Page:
Compendium of U.S. Copyright Practices, 3rd Edition

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2203.2 Visually Perceptible Copies


2203.2 Visually Perceptible Copies


Prior to March 1, 1989, a notice was required for visually perceptible copies of a work published with the authority of the copyright owner. Copies are “material objects, other than phonorecords, in which a work is fixed by any method now known or later developed, and from which the work can be perceived, reproduced, or otherwise communicated, either directly or indirectly with the aid of a machine or device.” 17 U.S.C. § 101 (definition of “copies”).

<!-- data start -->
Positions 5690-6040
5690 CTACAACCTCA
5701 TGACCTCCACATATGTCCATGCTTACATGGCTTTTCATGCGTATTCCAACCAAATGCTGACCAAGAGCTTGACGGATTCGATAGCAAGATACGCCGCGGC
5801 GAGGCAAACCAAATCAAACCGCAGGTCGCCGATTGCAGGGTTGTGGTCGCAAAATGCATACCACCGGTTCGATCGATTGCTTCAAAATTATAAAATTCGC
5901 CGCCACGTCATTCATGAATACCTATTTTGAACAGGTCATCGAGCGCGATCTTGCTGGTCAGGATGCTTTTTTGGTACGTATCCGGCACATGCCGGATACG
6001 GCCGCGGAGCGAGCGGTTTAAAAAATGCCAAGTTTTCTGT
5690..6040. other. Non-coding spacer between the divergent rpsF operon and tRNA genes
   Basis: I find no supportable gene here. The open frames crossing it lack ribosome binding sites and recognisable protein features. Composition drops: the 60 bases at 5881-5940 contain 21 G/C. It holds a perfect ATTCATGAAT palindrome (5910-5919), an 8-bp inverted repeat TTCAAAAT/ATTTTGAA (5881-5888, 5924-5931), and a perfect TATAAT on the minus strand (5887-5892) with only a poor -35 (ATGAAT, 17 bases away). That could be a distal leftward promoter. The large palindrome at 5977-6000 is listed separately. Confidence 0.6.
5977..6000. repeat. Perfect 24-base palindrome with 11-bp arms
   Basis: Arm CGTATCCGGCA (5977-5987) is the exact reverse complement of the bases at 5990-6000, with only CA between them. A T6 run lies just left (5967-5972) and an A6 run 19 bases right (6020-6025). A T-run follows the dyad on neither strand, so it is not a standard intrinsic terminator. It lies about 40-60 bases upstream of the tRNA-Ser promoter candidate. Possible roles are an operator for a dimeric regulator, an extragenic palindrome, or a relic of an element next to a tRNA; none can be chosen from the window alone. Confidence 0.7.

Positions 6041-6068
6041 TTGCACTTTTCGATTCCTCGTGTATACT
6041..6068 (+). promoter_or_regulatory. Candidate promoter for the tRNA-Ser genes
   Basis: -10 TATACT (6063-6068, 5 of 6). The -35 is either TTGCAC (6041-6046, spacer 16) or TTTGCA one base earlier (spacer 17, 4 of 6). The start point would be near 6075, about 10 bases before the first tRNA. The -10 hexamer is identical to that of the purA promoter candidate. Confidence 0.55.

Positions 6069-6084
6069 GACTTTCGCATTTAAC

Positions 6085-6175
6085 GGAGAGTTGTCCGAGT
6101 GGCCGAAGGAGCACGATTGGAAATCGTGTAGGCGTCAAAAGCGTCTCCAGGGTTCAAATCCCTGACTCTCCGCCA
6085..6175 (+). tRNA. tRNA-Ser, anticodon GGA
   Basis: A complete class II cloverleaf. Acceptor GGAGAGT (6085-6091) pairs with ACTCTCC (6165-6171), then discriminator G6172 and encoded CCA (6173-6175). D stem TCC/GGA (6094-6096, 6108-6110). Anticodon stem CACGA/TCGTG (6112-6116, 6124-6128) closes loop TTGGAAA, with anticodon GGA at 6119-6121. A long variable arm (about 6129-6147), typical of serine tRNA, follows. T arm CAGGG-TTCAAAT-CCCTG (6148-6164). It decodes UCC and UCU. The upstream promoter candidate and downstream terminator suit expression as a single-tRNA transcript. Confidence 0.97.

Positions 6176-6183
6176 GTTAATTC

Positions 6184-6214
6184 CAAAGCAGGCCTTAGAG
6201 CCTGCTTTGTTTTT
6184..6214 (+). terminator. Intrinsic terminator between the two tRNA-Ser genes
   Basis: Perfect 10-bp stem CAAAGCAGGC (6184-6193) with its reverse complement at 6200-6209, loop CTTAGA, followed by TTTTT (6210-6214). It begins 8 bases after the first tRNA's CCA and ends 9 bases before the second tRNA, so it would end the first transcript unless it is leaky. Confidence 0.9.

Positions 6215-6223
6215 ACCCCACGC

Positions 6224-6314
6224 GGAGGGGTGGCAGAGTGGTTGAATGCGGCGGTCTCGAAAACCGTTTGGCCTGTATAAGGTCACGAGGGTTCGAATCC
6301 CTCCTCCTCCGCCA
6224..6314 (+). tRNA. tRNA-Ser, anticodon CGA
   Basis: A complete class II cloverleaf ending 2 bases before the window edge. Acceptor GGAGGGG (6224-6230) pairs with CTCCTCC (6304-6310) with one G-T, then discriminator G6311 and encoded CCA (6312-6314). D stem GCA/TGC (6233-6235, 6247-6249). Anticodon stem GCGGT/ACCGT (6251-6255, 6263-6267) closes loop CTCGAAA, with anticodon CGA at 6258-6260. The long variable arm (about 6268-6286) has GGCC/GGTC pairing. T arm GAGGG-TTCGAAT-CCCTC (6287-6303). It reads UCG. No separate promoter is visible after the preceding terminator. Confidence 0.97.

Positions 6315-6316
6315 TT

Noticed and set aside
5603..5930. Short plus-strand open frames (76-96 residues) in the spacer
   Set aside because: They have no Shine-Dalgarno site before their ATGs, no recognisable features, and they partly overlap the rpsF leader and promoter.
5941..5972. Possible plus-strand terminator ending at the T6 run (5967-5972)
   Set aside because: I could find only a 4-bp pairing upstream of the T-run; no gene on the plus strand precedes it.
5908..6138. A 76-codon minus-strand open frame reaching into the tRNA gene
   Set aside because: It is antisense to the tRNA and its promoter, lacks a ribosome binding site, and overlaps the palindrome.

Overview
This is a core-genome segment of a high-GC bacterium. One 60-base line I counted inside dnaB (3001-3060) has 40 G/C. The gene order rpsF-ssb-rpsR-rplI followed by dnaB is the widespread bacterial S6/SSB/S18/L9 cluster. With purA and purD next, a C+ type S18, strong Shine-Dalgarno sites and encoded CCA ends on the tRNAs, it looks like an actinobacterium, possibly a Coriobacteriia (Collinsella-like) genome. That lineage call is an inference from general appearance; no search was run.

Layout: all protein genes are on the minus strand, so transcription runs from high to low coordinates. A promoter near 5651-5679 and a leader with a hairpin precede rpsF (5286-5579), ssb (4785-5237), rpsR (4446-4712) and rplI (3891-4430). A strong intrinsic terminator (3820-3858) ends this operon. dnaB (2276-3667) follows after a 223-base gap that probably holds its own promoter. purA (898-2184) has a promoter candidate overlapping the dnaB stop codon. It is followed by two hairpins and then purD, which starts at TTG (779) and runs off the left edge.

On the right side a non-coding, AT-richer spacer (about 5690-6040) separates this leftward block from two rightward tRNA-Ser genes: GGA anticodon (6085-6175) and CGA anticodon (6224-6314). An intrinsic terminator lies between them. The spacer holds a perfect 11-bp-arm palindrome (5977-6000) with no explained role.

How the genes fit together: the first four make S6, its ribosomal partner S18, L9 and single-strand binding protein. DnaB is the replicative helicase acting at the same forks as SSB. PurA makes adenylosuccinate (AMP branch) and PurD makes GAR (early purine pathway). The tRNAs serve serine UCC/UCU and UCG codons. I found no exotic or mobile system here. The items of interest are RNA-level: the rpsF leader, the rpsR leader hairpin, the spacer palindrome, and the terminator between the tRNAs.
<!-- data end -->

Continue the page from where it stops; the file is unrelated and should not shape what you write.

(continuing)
A copy is considered visually perceptible if the work is fixed in a tangible medium of expression and if the work can be visually perceived, either directly or with the aid of a machine or device. Examples of works fixed in visually perceptible copies include books, sheet music, and photographs. By contrast, a literary, dramatic, or musical work fixed in a phonorecord is not considered a visually perceptible copy of that work.


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